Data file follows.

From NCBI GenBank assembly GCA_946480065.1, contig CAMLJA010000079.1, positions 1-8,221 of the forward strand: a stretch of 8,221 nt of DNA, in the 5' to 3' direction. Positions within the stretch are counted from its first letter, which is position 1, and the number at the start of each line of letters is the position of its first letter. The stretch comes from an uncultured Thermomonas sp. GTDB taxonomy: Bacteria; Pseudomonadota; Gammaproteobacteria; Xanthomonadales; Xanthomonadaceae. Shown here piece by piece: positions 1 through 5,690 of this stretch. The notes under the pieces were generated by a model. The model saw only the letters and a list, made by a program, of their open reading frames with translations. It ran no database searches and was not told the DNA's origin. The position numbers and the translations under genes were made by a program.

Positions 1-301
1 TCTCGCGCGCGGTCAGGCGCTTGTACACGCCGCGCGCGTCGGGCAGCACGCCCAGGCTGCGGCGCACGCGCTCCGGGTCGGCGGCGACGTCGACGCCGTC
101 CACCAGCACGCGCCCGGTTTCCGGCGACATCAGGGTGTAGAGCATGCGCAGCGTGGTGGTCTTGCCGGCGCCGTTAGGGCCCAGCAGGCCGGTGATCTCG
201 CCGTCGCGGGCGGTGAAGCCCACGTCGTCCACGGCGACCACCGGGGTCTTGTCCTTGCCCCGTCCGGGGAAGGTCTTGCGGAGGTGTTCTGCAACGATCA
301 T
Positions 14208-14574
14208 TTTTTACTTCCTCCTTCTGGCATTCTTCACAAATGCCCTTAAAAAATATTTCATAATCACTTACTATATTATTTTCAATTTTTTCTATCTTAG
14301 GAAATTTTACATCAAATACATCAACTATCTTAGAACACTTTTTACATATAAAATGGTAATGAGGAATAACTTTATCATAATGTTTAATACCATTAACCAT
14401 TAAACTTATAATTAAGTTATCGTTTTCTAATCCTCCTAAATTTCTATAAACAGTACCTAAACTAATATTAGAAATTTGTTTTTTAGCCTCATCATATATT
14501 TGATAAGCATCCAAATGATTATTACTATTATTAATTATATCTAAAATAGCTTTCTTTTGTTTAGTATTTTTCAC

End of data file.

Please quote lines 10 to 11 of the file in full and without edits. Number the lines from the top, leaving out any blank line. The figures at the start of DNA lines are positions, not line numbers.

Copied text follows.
14401 TAAACTTATAATTAAGTTATCGTTTTCTAATCCTCCTAAATTTCTATAAACAGTACCTAAACTAATATTAGAAATTTGTTTTTTAGCCTCATCATATATT
14501 TGATAAGCATCCAAATGATTATTACTATTATTAATTATATCTAAAATAGCTTTCTTTTGTTTAGTATTTTTCAC